Policy - NEA releases suggestions for RE planning work for the 13-5 Year Plan: Reiterating China’s 2020 and 2030 clean energy consumption goals, this tentative policy calls for greater research and planning related to project and transmission projects. The policy calls for regional governments to submit their 2020 generation plans to the NEA by September 2015. (BJX CN)
Solar – Goldman Sachs bets on Chinese solar through new venture with GCL New Energy Holdings: On April 27, Goldman Sachs announced that it will pay US$100 million for convertible bonds that give it rights to a 45% stake in a business that acquires solar plant assets in China. The other 55% of this new venture will be owned by GCL New Energy. According to GCL New Energy, the new business venture is being set up “for the purpose of acquiring and holding solar power generation assets in the PRC with a predictable cash flow stream in order to fund a regular and increasing dividend to public investors of the company.” Earlier this month, GCL New Energy announced a US$1.3 billion loan agreement with CMB Nanjing Bank to finance solar project development and other corporate activities for two years. GCL New Energy has previously stated that it plans to build 7.5 GW of new PV capacity in China between 2015 and 2017. Although more specifics of this new venture have not yet been released, the venture appears to resemble a yieldco, perhaps similar to the Terraform yieldco that Goldman Sachs helped SunEdison create in 2014. The yieldco is an increasingly common way for renewable energy developers to raise capital at lower costs. GCL New Energy may be the first Chinese company to explore the yieldco model. (Forbes EN)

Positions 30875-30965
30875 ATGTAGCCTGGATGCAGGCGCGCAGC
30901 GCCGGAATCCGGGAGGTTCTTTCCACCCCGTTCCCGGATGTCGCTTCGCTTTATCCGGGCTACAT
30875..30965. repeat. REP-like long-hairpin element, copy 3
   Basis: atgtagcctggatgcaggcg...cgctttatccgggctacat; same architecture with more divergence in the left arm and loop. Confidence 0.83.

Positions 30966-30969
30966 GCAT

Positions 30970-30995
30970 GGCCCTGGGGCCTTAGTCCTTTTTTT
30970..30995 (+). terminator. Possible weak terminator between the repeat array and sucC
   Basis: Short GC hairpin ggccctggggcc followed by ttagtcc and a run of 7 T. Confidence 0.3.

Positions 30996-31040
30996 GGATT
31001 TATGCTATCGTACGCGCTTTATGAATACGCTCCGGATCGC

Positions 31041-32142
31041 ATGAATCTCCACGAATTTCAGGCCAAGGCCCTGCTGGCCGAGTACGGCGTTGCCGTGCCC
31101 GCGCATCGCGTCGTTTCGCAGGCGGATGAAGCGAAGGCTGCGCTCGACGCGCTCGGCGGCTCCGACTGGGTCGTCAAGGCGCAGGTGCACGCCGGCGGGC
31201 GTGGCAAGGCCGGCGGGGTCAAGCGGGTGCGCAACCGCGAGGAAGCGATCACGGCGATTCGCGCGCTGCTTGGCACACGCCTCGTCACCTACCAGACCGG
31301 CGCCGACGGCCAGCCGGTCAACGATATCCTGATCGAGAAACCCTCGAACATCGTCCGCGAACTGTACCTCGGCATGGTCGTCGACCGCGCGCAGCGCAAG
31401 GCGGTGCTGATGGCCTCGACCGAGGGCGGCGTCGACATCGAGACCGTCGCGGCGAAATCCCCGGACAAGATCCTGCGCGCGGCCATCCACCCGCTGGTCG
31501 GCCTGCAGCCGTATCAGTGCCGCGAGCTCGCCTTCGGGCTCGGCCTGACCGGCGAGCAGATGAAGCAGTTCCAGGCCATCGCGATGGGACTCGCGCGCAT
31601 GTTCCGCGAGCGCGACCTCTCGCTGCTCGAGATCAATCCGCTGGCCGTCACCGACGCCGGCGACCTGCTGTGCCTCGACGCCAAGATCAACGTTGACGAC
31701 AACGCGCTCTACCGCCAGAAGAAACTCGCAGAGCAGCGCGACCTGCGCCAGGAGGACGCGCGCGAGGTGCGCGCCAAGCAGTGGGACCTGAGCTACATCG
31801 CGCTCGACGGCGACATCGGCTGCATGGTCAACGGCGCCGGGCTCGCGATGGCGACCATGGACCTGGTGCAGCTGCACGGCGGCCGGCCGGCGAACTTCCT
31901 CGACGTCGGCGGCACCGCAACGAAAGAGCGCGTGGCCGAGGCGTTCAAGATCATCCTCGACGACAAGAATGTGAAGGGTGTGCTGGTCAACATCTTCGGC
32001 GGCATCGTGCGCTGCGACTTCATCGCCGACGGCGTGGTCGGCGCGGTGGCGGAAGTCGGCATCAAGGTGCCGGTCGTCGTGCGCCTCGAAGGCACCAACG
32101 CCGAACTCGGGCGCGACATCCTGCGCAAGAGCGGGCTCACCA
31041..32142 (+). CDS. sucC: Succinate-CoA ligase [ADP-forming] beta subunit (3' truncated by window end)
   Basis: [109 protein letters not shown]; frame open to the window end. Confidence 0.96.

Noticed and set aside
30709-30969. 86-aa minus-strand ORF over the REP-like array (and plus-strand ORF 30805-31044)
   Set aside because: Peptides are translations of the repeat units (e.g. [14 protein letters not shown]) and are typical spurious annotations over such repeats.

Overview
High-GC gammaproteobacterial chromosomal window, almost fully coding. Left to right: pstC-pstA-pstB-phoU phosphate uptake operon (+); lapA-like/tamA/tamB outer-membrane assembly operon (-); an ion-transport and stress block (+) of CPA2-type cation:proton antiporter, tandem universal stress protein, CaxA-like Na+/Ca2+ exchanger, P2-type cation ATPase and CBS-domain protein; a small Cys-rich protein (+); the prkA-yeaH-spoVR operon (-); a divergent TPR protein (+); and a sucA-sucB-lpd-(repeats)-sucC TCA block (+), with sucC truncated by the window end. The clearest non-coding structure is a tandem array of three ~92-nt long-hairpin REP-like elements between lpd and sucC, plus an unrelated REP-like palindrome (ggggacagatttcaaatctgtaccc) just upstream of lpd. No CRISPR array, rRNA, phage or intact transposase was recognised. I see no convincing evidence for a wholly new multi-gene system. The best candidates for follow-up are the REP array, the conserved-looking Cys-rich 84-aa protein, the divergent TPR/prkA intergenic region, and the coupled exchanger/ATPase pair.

Solar – Trina Solar sets new efficiency record for p-type multi-crystalline silicon panels: Last week, China’s National Center for the Supervision and Inspection of Solar Photovoltaic Product Quality confirmed that Trina Solar achieved a 19.14% efficiency, which may be the first time a multi-crystalline cell has broken the 19% barrier. (EnergyMatters EN)